THIS AVALANCHE ADVISORY EXPIRED ON January 8, 2014 @ 7:00 am
Avalanche Advisory published on January 7, 2014 @ 7:00 am
Issued by Andy Anderson - Tahoe National Forest

The avalanche danger has dropped to LOW on all snow covered slopes due to a shrinking snowpack. Human triggered avalanches are unlikely today but not impossible. Some persistent slabs may continue to lurk on isolated terrain features. The SE-S-SW-W aspects do not have enough snow cover on them to warrant a danger rating.

1. Low

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Above Treeline
Generally safe avalanche conditions. Watch for unstable snow on isolated terrain features.

1. Low

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Near Treeline
Generally safe avalanche conditions. Watch for unstable snow on isolated terrain features.

1. Low

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Below Treeline
Generally safe avalanche conditions. Watch for unstable snow on isolated terrain features.
    Generally safe avalanche conditions. Watch for unstable snow on isolated terrain features.
Avalanche Problem 1: Persistent Slab
  • Type ?
  • Aspect/Elevation ?
  • Likelihood ?
    Certain
    Very Likely
    Likely
    Possible
    Unlikely
  • Size ?
    Historic
    Very Large
    Large
    Small

As the snowpack has become more shallow, the persistent slabs have fragmented and no longer connect across large slopes. This loss of snow has also decreased the weight on top of the persistent weak layers. Additionally, the overlying slab has lost strength and become less of a slab, and the persistent weak layer has had a month to adjust to the load above it. All of these factors combined have made triggering persistent slab avalanches unlikely. Unlikely does not mean impossible. Some unstable persistent slabs may still lurk on isolated terrain features on NW-N-NE aspects. These avalanches would remain small due to the lack of snow; however, getting caught in one of them would result in collisions with rocks, logs, or trees due to that same shallow snowpack.

Even though the avalanche danger has deceased, the barely covered rocks, logs, trees, stumps, and other obstacles including areas of bare ground on all aspects still make on-the-snow-recreation challenging. All of these things have become difficult to avoid, and collisions with these things could easily injure a person or break equipment. 

recent observations

After a month of observations that predominately indicated an unstable snowpack, the last 4 days of observations have shown a trend toward more stable conditions. Yesterday, observations and data did not reveal any signs of continued instability from an area near Red Lake (snowpit, more info) that had consistently yielded obvious unstable results since Dec. 7th. The weak sugary layer of snow in the bottom third of the snowpack still exists, but tests on this layer indicated that triggering a fracture that travels along this layer has become unlikely. This data matches the data collected earlier this week in Deep Creek, on Rubicon Peak, and on Lincoln Ridge.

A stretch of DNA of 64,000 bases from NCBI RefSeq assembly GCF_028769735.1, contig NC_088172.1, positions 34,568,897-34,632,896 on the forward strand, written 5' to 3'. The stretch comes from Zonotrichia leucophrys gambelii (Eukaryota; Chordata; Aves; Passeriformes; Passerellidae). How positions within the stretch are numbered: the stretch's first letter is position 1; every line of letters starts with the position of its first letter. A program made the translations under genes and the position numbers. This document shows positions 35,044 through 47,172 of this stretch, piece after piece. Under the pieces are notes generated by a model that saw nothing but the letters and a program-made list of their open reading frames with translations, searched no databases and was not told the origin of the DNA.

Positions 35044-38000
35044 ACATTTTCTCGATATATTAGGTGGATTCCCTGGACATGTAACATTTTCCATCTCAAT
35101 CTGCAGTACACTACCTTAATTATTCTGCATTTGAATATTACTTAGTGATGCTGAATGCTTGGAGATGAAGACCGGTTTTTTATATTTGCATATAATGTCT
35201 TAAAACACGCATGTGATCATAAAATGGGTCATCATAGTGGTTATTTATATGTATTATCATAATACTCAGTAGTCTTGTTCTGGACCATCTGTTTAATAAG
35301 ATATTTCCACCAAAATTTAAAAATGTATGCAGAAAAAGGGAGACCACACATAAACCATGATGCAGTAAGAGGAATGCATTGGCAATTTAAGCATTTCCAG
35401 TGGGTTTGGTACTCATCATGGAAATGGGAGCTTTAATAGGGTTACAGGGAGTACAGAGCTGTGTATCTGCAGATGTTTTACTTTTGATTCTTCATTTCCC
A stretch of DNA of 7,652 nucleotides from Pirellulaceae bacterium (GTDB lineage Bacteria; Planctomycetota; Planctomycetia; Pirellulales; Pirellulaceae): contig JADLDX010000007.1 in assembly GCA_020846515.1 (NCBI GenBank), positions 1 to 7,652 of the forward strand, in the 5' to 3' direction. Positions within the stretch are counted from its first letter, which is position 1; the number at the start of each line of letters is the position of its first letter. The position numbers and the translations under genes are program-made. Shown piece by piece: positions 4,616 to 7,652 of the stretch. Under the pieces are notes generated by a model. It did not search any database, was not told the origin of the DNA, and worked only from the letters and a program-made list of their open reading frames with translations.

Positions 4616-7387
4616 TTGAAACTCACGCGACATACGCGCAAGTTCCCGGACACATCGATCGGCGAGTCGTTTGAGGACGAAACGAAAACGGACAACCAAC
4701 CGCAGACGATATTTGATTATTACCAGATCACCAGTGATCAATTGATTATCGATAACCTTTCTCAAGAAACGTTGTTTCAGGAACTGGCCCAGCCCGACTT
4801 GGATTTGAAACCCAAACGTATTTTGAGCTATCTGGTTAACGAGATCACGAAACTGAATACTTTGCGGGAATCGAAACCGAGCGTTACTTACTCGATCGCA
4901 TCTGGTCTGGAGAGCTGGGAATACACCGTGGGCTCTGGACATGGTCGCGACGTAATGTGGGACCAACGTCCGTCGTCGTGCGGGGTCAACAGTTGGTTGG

Overall, finding areas with consistent snow cover has become more and more difficult. With each passing dry day the already anemic snowpack continues to wither away exposing more and more obstacles and areas of exposed ground.

Weather and CURRENT CONDITIONS
weather summary

Another weak disturbance should move past the region today. This system will bring an increase in cloud cover and southwest winds but should not carry any precipitation with it. Tomorrow a similar weak and dry system should impact the forecast area. These small systems come as part of a series that should culminate on Thurday when the strongest system of the series should arrive. Check out the Reno NWS for more details.

Weather observations from along the Sierra Crest between 8200 ft. and 8800 ft.
0600 temperature: 28 to 34 deg. F.
Max. temperature in the last 24 hours: 40 to 46 deg. F.
Average wind direction during the last 24 hours: Southwest
Average wind speed during the last 24 hours: 20 to 25 mph
Maximum wind gust in the last 24 hours: 46 mph
New snowfall in the last 24 hours: 0 inches
Total snow depth: 7 to 13 inches
Two-Day Mountain Weather Forecast Produced in partnership with the Reno NWS
For 7000 ft. to 8000 ft.
Tuesday Tuesday Night Wednesday
Weather: Partly cloudy Partly cloudy becoming mostly cloudy overnight Mostly cloudy
Temperatures: 38 to 45 deg. F. 24 to 30 deg. F. 36 to 43 deg. F.
Wind Direction: Southwest Southwest Southwest
Wind Speed: 15 to 20 mph with gusts to 30 mph 15 to 20 mph with gusts to 30 mph 10 to 15 mph with gusts to 25 mph
Expected snowfall: 0 in. 0 in. 0 in.
For 8000 ft. to 9000 ft.
Tuesday Tuesday Night Wednesday
Weather: Partly cloudy Partly cloudy becoming mostly cloudy overnight Mostly cloudy
Temperatures: 38 to 44 deg. F. 21 to 28 deg. F. 33 to 40 deg. F.
Wind Direction: Southwest Southwest Southwest
Wind Speed: 20 to 30 mph with gusts to 45 mph 20 to 30 mph with gusts to 45 mph 15 to 25 mph with gusts to 40 mph
Expected snowfall: 0 in. 0 in. 0 in.
Disclaimer

This avalanche advisory is provided through a partnership between the Tahoe National Forest and the Sierra Avalanche Center. This advisory covers the Central Sierra Nevada Mountains between Yuba Pass on the north and Ebbetts Pass on the south. Click here for a map of the forecast area. This advisory applies only to backcountry areas outside established ski area boundaries. This advisory describes general avalanche conditions and local variations always occur. This advisory expires 24 hours after the posted time unless otherwise noted. The information in this advisory is provided by the USDA Forest Service who is solely responsible for its content.